|A leavening agent for sourdough bread that enables the bread dough to rise. The primary difference between making bread with a sourdough starter and making bread with the direct or straight yeast method (the method familiar to most home cooks) is that starter breads require much more time to prepare, but the flavor and texture of the bread is almost impossible to achieve with other leavening methods. Sourdough breads feature a chewy crust, open crumb, a moderately dense texture, and a slightly sour flavor and aroma that are very pleasing. The initial fermentation of the starter and the subsequent rising time of the dough contribute to the lengthier process.|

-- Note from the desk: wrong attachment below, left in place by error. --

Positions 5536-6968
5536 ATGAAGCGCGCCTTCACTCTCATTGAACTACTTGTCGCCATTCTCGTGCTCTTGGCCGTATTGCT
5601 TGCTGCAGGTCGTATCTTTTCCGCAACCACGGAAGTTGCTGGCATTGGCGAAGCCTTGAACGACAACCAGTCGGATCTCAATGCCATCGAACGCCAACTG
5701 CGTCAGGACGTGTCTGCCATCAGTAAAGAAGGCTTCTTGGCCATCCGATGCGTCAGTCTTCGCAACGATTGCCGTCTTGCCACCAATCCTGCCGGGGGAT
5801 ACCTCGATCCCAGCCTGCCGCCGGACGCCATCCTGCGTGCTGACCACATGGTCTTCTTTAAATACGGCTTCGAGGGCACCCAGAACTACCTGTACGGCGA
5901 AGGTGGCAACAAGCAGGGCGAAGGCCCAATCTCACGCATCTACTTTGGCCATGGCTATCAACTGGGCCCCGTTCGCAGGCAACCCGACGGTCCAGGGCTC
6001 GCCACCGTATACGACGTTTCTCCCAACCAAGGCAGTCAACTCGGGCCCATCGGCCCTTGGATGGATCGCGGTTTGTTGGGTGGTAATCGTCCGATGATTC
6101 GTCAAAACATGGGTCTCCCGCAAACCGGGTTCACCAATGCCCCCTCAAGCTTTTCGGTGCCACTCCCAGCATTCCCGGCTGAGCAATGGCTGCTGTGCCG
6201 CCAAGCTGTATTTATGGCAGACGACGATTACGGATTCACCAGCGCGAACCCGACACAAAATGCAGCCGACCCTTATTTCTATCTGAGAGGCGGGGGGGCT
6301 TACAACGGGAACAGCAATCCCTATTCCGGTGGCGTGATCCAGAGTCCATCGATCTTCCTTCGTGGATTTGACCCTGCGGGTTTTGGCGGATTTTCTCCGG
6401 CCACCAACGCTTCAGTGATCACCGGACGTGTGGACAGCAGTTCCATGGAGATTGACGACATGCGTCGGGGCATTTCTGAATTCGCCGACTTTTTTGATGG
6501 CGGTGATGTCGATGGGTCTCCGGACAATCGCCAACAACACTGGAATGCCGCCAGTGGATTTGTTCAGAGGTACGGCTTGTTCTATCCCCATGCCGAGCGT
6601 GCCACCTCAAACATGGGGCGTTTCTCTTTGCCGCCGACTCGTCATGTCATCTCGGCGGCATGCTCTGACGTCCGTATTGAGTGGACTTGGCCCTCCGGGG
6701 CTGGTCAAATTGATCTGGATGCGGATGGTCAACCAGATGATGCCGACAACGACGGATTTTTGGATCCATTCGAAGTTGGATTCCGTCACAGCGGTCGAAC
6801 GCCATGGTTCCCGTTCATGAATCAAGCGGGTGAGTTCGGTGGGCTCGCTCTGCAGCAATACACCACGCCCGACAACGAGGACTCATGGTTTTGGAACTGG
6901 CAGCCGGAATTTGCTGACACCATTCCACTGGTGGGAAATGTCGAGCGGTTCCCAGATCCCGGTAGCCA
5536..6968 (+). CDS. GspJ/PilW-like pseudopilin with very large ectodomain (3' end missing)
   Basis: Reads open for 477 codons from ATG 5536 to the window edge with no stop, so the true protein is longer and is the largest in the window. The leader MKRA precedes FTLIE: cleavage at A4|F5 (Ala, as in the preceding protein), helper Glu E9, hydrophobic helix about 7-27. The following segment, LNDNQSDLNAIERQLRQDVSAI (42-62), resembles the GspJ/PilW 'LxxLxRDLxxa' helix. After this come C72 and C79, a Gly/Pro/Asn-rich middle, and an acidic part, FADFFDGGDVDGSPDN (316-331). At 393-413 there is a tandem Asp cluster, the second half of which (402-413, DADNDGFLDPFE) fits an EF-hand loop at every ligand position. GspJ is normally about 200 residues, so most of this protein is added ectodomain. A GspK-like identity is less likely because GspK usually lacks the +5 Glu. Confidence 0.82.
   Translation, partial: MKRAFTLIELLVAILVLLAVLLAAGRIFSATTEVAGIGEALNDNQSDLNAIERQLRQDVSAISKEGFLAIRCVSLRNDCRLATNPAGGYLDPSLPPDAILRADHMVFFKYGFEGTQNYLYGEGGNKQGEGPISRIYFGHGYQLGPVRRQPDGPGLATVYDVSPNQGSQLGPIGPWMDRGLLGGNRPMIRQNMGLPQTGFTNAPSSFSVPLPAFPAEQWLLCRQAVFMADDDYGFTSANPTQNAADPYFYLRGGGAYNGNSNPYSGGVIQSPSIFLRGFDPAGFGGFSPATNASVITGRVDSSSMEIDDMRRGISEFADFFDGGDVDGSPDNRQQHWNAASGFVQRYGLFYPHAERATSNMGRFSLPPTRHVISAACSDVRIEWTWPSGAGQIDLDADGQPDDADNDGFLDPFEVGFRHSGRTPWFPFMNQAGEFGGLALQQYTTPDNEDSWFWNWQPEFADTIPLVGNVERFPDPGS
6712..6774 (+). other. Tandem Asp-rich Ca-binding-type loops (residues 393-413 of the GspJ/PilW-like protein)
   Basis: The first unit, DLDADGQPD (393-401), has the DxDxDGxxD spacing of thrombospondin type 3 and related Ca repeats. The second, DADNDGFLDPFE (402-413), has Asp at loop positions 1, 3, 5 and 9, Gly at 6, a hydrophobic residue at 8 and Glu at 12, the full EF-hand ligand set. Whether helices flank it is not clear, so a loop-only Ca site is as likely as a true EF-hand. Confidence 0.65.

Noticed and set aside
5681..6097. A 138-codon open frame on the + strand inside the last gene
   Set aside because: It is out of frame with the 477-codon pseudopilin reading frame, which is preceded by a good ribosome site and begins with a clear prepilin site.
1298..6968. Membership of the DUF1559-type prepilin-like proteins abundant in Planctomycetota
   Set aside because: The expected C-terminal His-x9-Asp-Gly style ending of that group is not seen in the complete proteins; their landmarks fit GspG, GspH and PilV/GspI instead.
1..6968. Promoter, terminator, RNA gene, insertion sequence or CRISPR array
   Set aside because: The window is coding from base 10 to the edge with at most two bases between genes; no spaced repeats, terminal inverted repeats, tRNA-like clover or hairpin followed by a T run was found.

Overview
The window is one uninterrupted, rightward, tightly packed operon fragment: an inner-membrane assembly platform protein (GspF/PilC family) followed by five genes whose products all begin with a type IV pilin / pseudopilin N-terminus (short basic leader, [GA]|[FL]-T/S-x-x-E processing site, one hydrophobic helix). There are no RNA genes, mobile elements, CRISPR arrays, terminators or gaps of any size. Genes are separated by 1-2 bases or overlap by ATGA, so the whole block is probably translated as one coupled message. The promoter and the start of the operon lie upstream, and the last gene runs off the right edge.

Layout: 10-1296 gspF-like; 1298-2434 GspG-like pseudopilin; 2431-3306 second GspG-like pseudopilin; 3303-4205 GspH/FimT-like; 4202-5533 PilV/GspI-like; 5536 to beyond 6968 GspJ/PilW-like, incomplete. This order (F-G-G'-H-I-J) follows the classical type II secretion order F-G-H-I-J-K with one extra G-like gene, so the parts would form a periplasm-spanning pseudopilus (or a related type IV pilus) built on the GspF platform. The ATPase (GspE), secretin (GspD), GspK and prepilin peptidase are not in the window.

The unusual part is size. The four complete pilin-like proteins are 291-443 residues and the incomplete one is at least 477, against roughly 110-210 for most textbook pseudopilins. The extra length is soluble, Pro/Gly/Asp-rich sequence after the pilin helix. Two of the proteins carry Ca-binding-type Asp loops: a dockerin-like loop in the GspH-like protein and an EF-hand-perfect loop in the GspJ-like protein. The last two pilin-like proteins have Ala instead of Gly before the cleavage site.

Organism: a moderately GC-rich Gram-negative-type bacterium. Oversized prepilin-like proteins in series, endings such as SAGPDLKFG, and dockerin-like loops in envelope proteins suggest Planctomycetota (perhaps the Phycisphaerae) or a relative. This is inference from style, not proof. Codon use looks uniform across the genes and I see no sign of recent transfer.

A starter made with the traditional sourdough method is often created simply by combining flour and water, which is allowed to ferment by airborne yeast. Some sourdough starters may include some commercial yeast to speed the fermentation process. Many sourdough starters require periods of fermentation followed by feeding with additional flour. Several days may elapse before they are ready to use. The recipe for a sourdough starter will differ depending on the type of sourdough bread being prepared, so it is best to follow the instructions on the recipe for the correct proportions of ingredients and specific procedures. Once the sourdough starter has been prepared, a small piece of the dough can be reserved to be used later as the starter for a new batch of bread. It can be stored for several days in the refrigerator or it can be frozen if it cannot be used until later.